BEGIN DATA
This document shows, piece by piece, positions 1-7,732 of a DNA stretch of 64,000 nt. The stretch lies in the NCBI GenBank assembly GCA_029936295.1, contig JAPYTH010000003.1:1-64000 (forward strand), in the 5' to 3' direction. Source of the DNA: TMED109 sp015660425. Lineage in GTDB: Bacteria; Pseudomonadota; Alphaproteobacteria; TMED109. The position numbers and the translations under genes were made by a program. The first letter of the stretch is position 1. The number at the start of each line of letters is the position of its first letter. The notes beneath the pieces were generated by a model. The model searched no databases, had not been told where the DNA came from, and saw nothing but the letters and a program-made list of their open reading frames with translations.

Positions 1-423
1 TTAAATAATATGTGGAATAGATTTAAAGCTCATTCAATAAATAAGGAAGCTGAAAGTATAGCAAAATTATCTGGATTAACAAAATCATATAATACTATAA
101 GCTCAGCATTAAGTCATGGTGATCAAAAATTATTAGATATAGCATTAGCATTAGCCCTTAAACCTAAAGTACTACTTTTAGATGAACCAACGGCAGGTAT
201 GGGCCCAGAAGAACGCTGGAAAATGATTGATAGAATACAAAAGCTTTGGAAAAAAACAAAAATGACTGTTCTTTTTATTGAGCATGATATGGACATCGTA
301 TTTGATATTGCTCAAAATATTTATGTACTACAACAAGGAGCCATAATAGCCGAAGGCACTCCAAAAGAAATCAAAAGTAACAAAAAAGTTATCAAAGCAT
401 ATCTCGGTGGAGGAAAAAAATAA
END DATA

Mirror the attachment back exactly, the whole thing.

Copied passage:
This document shows, piece by piece, positions 1-7,732 of a DNA stretch of 64,000 nt. The stretch lies in the NCBI GenBank assembly GCA_029936295.1, contig JAPYTH010000003.1:1-64000 (forward strand), in the 5' to 3' direction. Source of the DNA: TMED109 sp015660425. Lineage in GTDB: Bacteria; Pseudomonadota; Alphaproteobacteria; TMED109. The position numbers and the translations under genes were made by a program. The first letter of the stretch is position 1. The number at the start of each line of letters is the position of its first letter. The notes beneath the pieces were generated by a model. The model searched no databases, had not been told where the DNA came from, and saw nothing but the letters and a program-made list of their open reading frames with translations.

Positions 1-423
1 TTAAATAATATGTGGAATAGATTTAAAGCTCATTCAATAAATAAGGAAGCTGAAAGTATAGCAAAATTATCTGGATTAACAAAATCATATAATACTATAA
101 GCTCAGCATTAAGTCATGGTGATCAAAAATTATTAGATATAGCATTAGCATTAGCCCTTAAACCTAAAGTACTACTTTTAGATGAACCAACGGCAGGTAT
201 GGGCCCAGAAGAACGCTGGAAAATGATTGATAGAATACAAAAGCTTTGGAAAAAAACAAAAATGACTGTTCTTTTTATTGAGCATGATATGGACATCGTA
301 TTTGATATTGCTCAAAATATTTATGTACTACAACAAGGAGCCATAATAGCCGAAGGCACTCCAAAAGAAATCAAAAGTAACAAAAAAGTTATCAAAGCAT
401 ATCTCGGTGGAGGAAAAAAATAA